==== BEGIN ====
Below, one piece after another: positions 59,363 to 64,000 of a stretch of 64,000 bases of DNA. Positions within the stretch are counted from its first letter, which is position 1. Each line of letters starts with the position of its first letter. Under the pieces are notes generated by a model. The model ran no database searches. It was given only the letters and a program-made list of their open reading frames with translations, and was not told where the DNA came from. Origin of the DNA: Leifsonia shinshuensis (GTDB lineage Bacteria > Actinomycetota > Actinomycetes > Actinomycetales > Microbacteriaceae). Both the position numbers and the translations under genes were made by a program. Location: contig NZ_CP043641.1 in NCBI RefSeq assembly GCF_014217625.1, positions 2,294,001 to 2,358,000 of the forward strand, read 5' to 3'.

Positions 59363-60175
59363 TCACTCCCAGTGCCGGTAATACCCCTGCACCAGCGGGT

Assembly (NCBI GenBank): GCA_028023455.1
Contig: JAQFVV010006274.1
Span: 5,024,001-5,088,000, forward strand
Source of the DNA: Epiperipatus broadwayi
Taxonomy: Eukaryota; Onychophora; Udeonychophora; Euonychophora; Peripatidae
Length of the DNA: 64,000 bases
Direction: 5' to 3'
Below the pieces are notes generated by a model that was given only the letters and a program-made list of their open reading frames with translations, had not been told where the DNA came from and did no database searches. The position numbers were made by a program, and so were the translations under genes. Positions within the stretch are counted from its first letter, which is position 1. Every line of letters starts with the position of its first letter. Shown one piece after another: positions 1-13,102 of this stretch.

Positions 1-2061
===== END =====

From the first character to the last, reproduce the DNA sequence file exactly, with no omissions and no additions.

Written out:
Below, one piece after another: positions 59,363 to 64,000 of a stretch of 64,000 bases of DNA. Positions within the stretch are counted from its first letter, which is position 1. Each line of letters starts with the position of its first letter. Under the pieces are notes generated by a model. The model ran no database searches. It was given only the letters and a program-made list of their open reading frames with translations, and was not told where the DNA came from. Origin of the DNA: Leifsonia shinshuensis (GTDB lineage Bacteria > Actinomycetota > Actinomycetes > Actinomycetales > Microbacteriaceae). Both the position numbers and the translations under genes were made by a program. Location: contig NZ_CP043641.1 in NCBI RefSeq assembly GCF_014217625.1, positions 2,294,001 to 2,358,000 of the forward strand, read 5' to 3'.

Positions 59363-60175
59363 TCACTCCCAGTGCCGGTAATACCCCTGCACCAGCGGGT

Assembly (NCBI GenBank): GCA_028023455.1
Contig: JAQFVV010006274.1
Span: 5,024,001-5,088,000, forward strand
Source of the DNA: Epiperipatus broadwayi
Taxonomy: Eukaryota; Onychophora; Udeonychophora; Euonychophora; Peripatidae
Length of the DNA: 64,000 bases
Direction: 5' to 3'
Below the pieces are notes generated by a model that was given only the letters and a program-made list of their open reading frames with translations, had not been told where the DNA came from and did no database searches. The position numbers were made by a program, and so were the translations under genes. Positions within the stretch are counted from its first letter, which is position 1. Every line of letters starts with the position of its first letter. Shown one piece after another: positions 1-13,102 of this stretch.

Positions 1-2061